IHeartRadio isn’t shy about jumping on new platforms; it was one of the first of Snapchat’s Discover partners and has embraced Periscope and Facebook Live. But for interacting with music lovers, the internet radio company says there’s nothing like YouNow.

Started in 2011, the live-streaming social platform lets users, most of whom are under 24, broadcast to each other in real time. There’s no time limit on the broadcasts, and YouNow has said it gets 100 million user sessions a month, with users averaging 50 minutes a day on the platform.

Brands are starting to tread there as well, but few have dived in as iHeartRadio has. It started an account in January, and now has nearly 150,000 fans that have racked up close to 500,000 views — which YouNow’s founder Adi Sideman called “very respectable for a publisher that just started broadcasting a few months ago.” The average time people spend watching a given broadcast is 3.5 minutes, and iHeartRadio is in that range, Sideman said.

There are other media companies that are broadcasting on YouNow, including MTV (97,000 fans), The Huffington Post (43,000 fans) and Refinery29 (16,000 fans), but none has more fans than iHeartRadio, YouNow confirmed.

Chris Williams, iHeartRadio’s chief product officer, said that the appeal of YouNow is that it recreates the radio tradition of having meet-and-greets with artists at scale. YouNow’s distinction is its interactivity, and iHeartRadio broadcasts to YouNow about once or twice a month, when it has an artist coming in that’s popular with the YouNow demo and can interact with fans.

“We just play around with different platforms,” Williams said. “So one night last year I was on YouNow, and the thing that struck me immediately after having played with Meerkat and Periscope is that it was the Snapchat crowd on video stream. It was a much younger crowd.”

A format that’s worked well for iHeartRadio on YouNow is having fans perform in a contest for an artist, who then interacts with the fans in real time. One such broadcast was with Hailee Steinfeld, where the singer meets her fans singing her latest single, “Rock Bottom.” That broadcast got nearly 90,000 viewers and 26,000 likes, and another 190,000 views on YouTube, where it was simultaneously broadcast. For another broadcast, iHeartRadio invited fans to beatbox for Charlie Puth, which got close to 73,000 views and 56,000 likes. In other cases, iHeartRadio has taken homegrown YouNow stars and promoted them on its radio stations, creating a “wonderful flow back and forth,” Sideman said.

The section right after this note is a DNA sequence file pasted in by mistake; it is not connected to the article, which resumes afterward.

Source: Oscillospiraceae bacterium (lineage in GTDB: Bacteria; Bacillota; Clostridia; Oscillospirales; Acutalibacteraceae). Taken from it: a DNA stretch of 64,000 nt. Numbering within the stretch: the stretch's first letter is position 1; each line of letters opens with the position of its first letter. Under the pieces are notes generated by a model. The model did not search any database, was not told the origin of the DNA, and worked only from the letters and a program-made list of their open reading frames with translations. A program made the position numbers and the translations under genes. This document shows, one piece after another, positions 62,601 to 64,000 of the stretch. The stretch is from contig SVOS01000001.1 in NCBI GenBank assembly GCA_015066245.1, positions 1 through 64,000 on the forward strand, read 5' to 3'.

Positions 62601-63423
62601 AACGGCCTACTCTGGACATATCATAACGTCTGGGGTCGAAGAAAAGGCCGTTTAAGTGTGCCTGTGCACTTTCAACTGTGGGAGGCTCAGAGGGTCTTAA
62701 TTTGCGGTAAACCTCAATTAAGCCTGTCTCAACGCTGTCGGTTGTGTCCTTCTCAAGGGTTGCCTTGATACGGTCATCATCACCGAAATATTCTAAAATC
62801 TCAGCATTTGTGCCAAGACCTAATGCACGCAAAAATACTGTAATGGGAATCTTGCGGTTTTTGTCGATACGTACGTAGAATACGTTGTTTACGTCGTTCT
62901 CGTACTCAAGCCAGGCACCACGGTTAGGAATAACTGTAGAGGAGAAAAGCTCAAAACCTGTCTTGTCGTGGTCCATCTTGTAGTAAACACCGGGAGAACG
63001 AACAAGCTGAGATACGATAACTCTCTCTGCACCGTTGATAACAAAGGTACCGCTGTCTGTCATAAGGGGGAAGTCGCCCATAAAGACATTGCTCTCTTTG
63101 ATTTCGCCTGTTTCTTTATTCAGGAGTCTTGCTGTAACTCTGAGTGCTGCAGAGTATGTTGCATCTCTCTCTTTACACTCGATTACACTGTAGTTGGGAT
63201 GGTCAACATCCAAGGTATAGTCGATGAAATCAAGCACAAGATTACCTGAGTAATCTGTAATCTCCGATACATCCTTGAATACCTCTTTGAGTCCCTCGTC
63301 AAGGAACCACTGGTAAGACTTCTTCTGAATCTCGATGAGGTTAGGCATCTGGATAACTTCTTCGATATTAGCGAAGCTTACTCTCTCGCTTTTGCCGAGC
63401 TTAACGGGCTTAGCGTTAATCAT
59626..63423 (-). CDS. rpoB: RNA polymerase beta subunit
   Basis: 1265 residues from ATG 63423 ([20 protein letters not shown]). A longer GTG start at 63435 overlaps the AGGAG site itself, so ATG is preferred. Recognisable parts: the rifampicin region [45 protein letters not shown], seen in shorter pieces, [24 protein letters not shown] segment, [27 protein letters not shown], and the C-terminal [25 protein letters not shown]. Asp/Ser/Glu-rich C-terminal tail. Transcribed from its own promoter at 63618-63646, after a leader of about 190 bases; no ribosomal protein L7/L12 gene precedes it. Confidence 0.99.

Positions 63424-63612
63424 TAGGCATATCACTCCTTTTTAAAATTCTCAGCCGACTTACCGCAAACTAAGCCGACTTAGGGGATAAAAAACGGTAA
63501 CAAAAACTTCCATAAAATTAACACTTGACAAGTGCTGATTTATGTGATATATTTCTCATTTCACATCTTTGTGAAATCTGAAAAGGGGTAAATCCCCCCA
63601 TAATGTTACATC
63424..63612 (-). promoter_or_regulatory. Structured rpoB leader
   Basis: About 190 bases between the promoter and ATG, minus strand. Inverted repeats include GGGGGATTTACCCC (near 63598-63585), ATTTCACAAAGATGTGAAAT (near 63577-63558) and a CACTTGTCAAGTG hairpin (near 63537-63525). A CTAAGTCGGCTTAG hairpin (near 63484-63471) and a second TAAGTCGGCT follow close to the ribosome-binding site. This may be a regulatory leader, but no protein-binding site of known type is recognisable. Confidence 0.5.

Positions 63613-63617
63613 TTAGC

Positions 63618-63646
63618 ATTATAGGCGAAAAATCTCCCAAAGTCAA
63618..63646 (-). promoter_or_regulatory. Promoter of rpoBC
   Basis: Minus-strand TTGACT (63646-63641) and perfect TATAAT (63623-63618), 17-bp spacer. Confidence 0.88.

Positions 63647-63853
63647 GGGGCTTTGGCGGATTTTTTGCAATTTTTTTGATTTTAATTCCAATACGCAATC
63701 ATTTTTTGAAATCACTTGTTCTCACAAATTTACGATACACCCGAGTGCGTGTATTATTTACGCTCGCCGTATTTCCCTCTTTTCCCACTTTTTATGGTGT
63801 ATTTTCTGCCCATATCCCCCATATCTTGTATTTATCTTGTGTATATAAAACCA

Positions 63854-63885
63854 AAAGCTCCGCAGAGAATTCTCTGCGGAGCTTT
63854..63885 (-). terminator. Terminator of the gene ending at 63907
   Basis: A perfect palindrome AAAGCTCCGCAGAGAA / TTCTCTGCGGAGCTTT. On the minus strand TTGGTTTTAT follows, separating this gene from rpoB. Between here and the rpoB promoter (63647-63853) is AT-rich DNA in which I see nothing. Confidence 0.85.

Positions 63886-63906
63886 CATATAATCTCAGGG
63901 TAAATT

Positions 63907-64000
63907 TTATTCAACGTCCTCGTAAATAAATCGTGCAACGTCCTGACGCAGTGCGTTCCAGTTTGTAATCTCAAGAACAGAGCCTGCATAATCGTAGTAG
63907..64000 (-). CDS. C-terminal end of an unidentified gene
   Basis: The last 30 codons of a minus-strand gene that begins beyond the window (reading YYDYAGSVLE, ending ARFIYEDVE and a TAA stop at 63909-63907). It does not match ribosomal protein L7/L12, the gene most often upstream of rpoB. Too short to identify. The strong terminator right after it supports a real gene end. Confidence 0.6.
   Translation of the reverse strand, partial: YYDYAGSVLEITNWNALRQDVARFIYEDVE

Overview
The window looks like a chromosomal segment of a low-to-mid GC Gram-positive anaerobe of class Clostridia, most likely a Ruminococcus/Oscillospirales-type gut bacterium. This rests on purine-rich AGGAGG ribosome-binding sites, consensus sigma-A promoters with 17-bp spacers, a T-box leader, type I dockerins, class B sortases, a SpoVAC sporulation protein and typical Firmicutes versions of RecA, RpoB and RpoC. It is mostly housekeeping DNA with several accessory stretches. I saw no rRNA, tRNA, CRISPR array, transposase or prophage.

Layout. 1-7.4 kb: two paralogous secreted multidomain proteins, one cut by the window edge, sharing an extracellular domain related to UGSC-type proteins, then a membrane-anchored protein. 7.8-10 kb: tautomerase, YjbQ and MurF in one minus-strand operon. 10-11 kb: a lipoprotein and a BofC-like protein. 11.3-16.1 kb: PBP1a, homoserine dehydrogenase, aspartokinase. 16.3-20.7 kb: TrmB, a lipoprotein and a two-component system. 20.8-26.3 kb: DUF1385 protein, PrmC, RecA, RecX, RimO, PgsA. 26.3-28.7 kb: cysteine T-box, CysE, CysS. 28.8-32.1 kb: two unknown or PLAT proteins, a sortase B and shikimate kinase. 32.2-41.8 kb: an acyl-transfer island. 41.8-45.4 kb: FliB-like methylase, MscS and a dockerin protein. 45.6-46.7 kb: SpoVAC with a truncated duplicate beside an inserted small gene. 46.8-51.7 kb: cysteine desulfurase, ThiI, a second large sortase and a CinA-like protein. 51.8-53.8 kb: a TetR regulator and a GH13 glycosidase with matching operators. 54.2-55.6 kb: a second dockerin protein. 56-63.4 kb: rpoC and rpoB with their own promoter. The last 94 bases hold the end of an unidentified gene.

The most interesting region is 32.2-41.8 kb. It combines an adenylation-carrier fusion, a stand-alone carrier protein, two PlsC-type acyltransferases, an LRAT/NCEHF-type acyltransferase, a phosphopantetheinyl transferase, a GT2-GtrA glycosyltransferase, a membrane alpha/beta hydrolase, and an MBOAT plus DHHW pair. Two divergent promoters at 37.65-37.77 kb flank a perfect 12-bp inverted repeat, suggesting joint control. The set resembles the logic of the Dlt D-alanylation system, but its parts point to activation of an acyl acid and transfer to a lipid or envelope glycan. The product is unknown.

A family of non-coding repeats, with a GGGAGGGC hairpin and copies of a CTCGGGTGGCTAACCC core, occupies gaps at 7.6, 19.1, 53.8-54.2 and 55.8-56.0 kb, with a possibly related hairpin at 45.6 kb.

“There’s something pretty spectacular about seeing an artist and fan on a split screen — our fan boys, fan girls, geeking out over that close connection,” Williams said. “That is the core of what we aspire to be, and we have these tools to be able to do this at scale.”

YouNow is more liberal than other platforms in letting publishers to use their accounts to promote advertisers. IHeartRadio hasn’t tried to monetize its YouNow following, though, using it solely as a marketing channel to expose people to its radio brand. Music is the fifth-most popular topic on YouNow, so it would be remiss of iHeartRadio not to use the platform.

“I don’t have a KPI that I drive a certain number of installs. I think the halo is good for the iHeartRadio brand,” Williams said. “You have to either be leading or participating in the conversation in some way, or how can you claim to be part of that community of music fans?”

Being active on an ever-proliferating number of platforms can be a resource drain on publishers. The advantage of YouNow is that iHeartRadio can do it with its existing resources (it’s directed by the brand’s five-person social media team in New York, which farms out the broadcast duties to its station clusters across the country).

YouNow carries a certain amount of risk for brands, being a place where its young users can broadcast themselves live and uncensored. A young usership also means there’s no guarantee how long it’ll stick around. Williams said there’s a leap of faith with any platform, as it learned with its foray on Meerkat, and that the company has to be equally comfortable diving in to build a strong foundation on an emerging platform as it is moving on when its appeal fades.

“It’s of the now, and time will tell us whether or not it’s a fad,” he said of YouNow. “It’s a thing we are constantly focused on. No question, [the YouNow demo] is a digitally promiscuous community that doesn’t really have strong loyalty to any of these platforms.”

Images: iHeartRadio via YouNow

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